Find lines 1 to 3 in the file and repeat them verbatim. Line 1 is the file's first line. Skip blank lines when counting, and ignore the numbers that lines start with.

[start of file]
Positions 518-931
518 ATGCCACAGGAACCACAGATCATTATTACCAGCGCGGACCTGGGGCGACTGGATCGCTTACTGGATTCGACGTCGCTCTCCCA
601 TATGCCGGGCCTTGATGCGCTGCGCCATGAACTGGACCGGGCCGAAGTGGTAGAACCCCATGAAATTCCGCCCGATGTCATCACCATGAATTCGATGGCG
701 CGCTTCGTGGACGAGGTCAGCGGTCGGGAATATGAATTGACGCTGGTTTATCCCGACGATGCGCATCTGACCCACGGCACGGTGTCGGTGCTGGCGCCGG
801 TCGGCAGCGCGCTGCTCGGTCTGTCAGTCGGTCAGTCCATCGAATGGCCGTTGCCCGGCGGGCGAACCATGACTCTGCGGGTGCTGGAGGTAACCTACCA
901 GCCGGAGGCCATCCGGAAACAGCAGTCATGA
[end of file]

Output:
Positions 518-931
518 ATGCCACAGGAACCACAGATCATTATTACCAGCGCGGACCTGGGGCGACTGGATCGCTTACTGGATTCGACGTCGCTCTCCCA
601 TATGCCGGGCCTTGATGCGCTGCGCCATGAACTGGACCGGGCCGAAGTGGTAGAACCCCATGAAATTCCGCCCGATGTCATCACCATGAATTCGATGGCG